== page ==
Ever since this pandemic began, it seems like there’s no shortage of torment everywhere you look.
/ˈtôrment/ severe physical or mental suffering:"Their deaths left both families in torment."
I know the world wasn’t exactly hard up for bad news before 2019 but filtering out news was standard for a certain subset of people since 2016—and before—for mental health reasons. That’s the thing about privilege, you get to ignore problems that are deliciously far away, instead of in the literal air you breathe. Way to bum us out, air.
So, with all these people dying, locally and globally—and I include my friend Rose, who died by her own hand last December—it seems like it’s not been a real chipper time here in the US of A. I have both friends and clients experiencing a great deal of anguish now; technically still alive but dying on the inside.
Up until some months ago I was feeling a little on the none-too-chipper side myself, and the agony I was witnessing around me seemed to be inflaming my own. Since I exist as much in the energy world as the physical one, I felt clearly that I was carrying something that wasn’t mine, until I saw the reason for my torment and decided to let it go. I’m sharing because this isn’t something I always knew how to do…
Years ago, my partner had a tough heartbreak with the first woman he had real feelings for since his wife had died. The relationship was relatively short but after it ended, he spent months driving through a certain intersection on the way home from work and gazing wistfully left in the direction he used to drive to her house.
One day, he told me, he just got tired of being “like that,” so he decided he’d suffered enough; he wasn’t up for any more agony. The next day, he didn’t even change his route, he simply stopped engaging with the feeling.
“Oh yeah?” I replied, fake casually, “And how’d you do that?”
I remember this interaction because we hadn’t been dating long and at the time it seemed like a giant red flag. Was he implying that people could just “change how they feel?” Clearly this man was a guiltless Gentile, I mean, what kind of putz can stop suffering on command, how insensitive to those among us who suffer from mental health issues and furthermore…
“Well, no, otherwise,” he continued rudely over my internal mental spiral, “it’s like you have these Planned Moments of Sadness in your life and you kind of get addicted to them in a way. You can get stuck in the nostalgia of it and so the scab never heals.”
It hit me then but took years to penetrate: It is possible to get addicted to torment, even the word itself is aptly named from the Latin torquere, meaning to twist. We can ‘torque’ our own emotions into a taut ache because we feel we must torment ourselves.
verb /tôrˈment/ cause to experience severe mental or physical suffering: "She was tormented by her past."
Tomorrow is Yom Kippur, the Jewish day of atonement, in fact, this last 10 days were meant for reflection and amends to those we have harmed. Though I’m not Orthodox, spiritually it makes sense to apportion the torment to a certain time of year that has a finite end—guys, we are not supposed to suffer indefinitely.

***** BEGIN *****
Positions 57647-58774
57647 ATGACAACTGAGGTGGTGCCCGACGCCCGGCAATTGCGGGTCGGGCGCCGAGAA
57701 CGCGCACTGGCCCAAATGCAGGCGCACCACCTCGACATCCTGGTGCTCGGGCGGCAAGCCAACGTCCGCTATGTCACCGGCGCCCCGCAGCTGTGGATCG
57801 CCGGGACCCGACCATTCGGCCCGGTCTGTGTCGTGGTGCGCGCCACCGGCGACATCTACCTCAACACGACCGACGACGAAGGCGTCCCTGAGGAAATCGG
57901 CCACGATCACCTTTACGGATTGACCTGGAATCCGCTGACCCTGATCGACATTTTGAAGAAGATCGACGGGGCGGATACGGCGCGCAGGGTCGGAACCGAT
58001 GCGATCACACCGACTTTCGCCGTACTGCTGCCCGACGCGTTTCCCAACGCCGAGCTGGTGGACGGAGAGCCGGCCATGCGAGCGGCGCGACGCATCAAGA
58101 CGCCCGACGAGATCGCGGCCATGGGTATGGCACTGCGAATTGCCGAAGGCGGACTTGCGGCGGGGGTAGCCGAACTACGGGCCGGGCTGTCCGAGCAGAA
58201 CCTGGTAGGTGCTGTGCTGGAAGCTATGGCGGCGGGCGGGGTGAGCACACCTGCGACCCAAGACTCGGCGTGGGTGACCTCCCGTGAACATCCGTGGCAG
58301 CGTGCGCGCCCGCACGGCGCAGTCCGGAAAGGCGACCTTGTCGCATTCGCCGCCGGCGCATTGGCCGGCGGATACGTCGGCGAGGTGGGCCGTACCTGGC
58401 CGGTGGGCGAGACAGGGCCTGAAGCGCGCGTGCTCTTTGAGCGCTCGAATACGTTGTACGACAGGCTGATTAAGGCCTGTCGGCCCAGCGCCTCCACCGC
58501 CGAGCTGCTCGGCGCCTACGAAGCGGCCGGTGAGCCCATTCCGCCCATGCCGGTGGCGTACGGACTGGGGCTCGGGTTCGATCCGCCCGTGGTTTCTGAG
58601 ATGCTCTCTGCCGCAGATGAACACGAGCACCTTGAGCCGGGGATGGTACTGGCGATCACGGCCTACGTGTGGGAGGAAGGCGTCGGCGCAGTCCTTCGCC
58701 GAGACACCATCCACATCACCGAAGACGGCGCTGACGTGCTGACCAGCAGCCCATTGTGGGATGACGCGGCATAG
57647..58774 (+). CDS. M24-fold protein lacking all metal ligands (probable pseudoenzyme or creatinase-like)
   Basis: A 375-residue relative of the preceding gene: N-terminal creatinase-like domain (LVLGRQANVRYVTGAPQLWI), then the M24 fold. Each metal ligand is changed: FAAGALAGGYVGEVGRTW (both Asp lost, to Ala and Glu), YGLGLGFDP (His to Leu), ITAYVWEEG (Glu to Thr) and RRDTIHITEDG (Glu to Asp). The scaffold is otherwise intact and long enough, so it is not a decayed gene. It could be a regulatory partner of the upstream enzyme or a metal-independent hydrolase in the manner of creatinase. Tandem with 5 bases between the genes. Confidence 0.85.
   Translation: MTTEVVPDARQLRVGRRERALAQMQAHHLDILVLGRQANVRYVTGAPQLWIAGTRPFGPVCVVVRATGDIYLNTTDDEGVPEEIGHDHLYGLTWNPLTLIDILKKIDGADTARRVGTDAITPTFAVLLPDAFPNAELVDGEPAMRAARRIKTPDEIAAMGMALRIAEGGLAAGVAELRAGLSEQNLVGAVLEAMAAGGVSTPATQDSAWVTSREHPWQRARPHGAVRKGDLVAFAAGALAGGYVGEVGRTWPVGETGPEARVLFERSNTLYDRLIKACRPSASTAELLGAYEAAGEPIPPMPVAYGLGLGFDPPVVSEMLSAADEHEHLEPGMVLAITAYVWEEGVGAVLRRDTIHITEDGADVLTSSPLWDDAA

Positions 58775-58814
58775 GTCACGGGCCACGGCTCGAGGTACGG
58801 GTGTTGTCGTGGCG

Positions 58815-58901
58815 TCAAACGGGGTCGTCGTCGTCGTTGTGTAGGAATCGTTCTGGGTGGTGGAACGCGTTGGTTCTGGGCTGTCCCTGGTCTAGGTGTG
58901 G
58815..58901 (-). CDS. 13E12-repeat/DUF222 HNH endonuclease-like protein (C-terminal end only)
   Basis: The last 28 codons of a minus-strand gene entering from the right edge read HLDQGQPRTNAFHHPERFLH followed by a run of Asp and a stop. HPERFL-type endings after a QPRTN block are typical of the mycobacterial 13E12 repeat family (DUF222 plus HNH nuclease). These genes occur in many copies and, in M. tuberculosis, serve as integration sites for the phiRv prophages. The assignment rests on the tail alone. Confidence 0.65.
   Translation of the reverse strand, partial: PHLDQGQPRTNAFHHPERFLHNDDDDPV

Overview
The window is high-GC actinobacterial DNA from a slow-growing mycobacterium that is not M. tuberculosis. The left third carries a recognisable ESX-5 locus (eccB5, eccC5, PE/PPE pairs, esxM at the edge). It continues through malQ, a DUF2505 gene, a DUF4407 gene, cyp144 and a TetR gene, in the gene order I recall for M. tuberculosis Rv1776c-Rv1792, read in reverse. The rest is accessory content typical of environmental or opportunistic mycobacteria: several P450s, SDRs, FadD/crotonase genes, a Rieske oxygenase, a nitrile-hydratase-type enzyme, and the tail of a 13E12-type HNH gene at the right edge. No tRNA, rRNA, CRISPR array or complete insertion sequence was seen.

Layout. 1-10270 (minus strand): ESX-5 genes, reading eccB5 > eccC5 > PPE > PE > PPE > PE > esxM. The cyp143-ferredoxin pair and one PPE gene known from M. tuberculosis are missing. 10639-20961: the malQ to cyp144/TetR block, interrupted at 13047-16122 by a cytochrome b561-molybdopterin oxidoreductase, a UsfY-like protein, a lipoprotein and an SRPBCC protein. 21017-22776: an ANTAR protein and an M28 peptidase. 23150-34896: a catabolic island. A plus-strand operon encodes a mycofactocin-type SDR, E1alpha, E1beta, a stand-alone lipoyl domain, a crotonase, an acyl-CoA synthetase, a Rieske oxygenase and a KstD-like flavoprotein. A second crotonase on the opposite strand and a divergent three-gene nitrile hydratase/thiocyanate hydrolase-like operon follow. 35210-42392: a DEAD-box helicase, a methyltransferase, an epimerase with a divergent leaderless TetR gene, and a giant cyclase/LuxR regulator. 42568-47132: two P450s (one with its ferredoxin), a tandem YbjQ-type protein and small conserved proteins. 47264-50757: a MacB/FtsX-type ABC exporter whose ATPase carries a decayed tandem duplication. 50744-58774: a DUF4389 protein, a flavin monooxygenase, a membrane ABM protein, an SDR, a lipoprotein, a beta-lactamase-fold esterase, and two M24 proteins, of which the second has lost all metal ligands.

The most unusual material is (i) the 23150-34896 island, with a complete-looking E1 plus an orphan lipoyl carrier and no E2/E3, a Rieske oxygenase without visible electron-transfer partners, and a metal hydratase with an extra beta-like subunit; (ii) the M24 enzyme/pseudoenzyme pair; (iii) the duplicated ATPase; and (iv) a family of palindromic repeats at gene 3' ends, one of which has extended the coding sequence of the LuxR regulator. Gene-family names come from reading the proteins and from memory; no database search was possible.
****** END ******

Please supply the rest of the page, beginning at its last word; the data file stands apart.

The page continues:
In Buddhism, the physical nature of reality is at the very least misleading and, in some strands of the faith, considered to be a literal illusion. Since this life thing may be but a dream, why not choose an enlivening and hopeful one, if we can? Even the Catholics can absolve themselves of sin with penance, can we all just take the ‘hair shirt’ off for a minute?
It’s worth noting that there are quite a few video games with Torment in the title, and since it’s been recently proven that behavioral realism does not increase IRL aggression in players, we could just treat life as a game, with the opportunity to level up if we’re skillful enough.
A month ago, in a quiet moment, I saw clearly that I had been carrying survivor’s guilt in my body. Who was I to take up valuable oxygen, when four and a half million people have died of this stupid virus, not to mention Rose? Also, Afghanistan, Darfur, Syria, white supremacy, misogyny, loud chewing, low talking… on and on… perfectly good reasons to feel bad.
So, I decided to actively choose not to be tormented, moment by moment, letting those Planned Moments of Sadness pass through unfettered, without becoming a lifestyle choice.
Even though we’re asked to fast tomorrow (I don’t for medical reasons and won’t be torturing myself about it, see above) what is required of all of us is to retain deep empathy for the world’s suffering, without having to take it all onto, and into, ourselves.
Ideally, we can save masochism—and sadism for that matter—for the bedroom. That sweet torment administered with love…
Photo of @siennahayes.model by Randy Yokomoto
I loved this, Susanna. And, as always, you make me think and laugh.
Beautiful Susanna and perfectly timed... My relationship with a woman also named Rose, ended a few months ago. It may have the sparks of renewed love in the wind, though for now is over. And it has been tormenting me so. Time to let the torment gooooo.